The United Nations is to convene a World Summit to set a renewed agenda to make humanitarian action beyond 2016 more effective, inclusive and global. This summit will take place in Istanbul, Turkey in 2016. Leading up to these summit consultations have been initiated across various regions to capture thoughts of stakeholders involved in humanitarian activities. The biggest achievement of Sri Lankan consultation is the gathering of 77 humanitarian agencies working in different parts of the country under one roof to discuss how Sri Lanka can contribute towards the ongoing preparation for this summit. The participants endorsed that humanitarian crises and therefore human suffering as a result of natural and anthropogenic causes are increasing. Financial and other resource capacities required for providing humanitarian assistance are stretched to a breaking point. Although a number of humanitarian agencies are increasing, all with the noble intensions to serve people in need, representatives of many agencies admitted that they lack experience and expertise to handle complex humanitarian issues. The participants were also unanimous in conveying their feelings that there needs to be a change in the approach to humanitarian services.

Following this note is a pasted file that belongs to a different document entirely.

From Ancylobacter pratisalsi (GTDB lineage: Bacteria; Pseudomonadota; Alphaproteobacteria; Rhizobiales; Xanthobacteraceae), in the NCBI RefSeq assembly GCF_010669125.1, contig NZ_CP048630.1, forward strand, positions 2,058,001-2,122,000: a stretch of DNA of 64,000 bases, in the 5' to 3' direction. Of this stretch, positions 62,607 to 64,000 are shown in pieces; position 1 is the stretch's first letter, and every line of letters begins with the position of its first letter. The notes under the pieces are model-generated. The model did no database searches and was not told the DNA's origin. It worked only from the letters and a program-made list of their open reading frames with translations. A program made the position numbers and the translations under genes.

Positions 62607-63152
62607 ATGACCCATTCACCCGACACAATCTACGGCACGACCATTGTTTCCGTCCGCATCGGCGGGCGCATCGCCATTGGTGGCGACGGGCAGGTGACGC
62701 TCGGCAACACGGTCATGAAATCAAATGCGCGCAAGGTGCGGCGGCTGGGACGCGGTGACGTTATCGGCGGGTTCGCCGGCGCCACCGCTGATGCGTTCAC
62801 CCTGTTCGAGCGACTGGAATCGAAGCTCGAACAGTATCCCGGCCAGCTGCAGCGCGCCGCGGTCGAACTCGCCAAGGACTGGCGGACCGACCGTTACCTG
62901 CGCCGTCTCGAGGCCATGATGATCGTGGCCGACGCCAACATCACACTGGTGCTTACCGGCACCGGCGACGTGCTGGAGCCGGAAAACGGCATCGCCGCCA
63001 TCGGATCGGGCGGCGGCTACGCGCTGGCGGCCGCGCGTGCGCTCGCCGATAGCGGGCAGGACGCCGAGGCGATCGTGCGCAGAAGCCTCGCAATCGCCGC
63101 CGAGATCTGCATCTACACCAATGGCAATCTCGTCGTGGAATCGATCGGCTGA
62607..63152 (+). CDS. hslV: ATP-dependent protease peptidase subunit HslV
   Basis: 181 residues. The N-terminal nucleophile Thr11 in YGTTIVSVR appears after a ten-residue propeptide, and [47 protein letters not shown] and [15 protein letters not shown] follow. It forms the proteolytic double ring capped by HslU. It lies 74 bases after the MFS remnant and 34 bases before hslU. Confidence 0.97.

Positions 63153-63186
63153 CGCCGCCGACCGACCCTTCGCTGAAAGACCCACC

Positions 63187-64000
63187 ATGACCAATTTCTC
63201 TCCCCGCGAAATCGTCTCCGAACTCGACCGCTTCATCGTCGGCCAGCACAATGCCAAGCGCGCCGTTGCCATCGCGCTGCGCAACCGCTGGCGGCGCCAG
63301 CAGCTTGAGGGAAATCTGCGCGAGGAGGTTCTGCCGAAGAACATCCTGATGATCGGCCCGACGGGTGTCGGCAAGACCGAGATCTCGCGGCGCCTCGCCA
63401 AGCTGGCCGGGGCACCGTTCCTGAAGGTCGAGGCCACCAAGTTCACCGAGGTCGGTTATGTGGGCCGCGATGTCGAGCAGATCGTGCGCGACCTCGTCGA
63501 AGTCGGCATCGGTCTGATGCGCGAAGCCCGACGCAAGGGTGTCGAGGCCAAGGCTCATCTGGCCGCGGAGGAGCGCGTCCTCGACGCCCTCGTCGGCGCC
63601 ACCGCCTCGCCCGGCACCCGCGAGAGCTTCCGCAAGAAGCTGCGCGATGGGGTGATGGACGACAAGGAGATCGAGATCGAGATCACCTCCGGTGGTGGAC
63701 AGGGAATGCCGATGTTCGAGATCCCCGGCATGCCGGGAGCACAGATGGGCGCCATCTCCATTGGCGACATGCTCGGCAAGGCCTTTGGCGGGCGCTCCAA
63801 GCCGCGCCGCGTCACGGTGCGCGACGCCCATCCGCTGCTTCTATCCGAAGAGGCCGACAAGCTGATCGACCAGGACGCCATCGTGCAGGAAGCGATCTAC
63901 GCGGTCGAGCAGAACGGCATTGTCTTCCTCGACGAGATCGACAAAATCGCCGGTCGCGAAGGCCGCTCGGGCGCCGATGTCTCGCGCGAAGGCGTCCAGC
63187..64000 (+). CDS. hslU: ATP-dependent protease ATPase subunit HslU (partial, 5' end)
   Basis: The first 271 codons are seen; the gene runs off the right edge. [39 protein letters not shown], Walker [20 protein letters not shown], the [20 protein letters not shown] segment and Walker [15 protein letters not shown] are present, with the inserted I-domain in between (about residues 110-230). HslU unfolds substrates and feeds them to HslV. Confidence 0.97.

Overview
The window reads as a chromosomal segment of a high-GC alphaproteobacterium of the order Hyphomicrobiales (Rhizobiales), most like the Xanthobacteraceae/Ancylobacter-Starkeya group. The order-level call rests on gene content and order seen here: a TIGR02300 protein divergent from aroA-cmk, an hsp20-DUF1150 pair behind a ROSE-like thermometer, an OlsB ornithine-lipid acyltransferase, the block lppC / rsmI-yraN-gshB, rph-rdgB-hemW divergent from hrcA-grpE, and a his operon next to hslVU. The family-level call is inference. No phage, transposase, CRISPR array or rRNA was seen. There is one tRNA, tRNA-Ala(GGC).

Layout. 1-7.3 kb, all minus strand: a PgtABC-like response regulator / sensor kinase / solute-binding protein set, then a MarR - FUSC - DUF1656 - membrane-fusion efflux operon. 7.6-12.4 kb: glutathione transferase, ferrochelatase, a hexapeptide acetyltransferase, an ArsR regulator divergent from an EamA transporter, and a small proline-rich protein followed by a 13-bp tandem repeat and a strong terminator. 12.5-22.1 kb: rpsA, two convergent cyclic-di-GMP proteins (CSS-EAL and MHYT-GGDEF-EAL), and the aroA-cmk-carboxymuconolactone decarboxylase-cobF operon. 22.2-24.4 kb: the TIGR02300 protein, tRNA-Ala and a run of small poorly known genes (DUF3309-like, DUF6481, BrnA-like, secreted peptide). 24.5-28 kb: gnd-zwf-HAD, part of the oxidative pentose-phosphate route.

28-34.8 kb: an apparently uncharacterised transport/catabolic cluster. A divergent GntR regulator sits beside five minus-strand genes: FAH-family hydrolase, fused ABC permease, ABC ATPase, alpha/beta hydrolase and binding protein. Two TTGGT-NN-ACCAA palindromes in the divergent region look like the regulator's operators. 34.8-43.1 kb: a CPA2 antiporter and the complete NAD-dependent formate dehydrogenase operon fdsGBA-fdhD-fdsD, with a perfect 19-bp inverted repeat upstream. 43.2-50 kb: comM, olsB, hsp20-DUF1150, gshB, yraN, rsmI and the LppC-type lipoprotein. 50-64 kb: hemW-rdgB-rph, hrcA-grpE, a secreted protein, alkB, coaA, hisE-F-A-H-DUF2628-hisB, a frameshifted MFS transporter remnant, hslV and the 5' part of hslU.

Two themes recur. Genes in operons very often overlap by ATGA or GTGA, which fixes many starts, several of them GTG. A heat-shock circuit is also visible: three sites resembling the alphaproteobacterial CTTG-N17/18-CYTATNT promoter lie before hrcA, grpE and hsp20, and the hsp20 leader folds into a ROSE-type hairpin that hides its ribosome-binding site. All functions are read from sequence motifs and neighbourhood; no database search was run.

Participation in group discussions/debate was generally open and frank. Although there was evidence of reservations and distrust among some participants when questions pertaining to pre and post-war situations came up during the discussion, they did not affect the general outcome of this consultation.
Every group was of the view that the Sri Lankan narratives pertaining to humanitarian services are derived from actual field experiences relating to poverty, armed conflict, tsunami, floods, landslides, etc. Therefore, Sri Lankan humanitarian experiences and recommendations for change in humanitarian work will be useful globally, and as such, Sri Lanka should be included in any future global deliberations on this topic.
Agreements were reached on the following, which formed the recommendations to the national and global policy makers to make future humanitarian actions effective and relevant.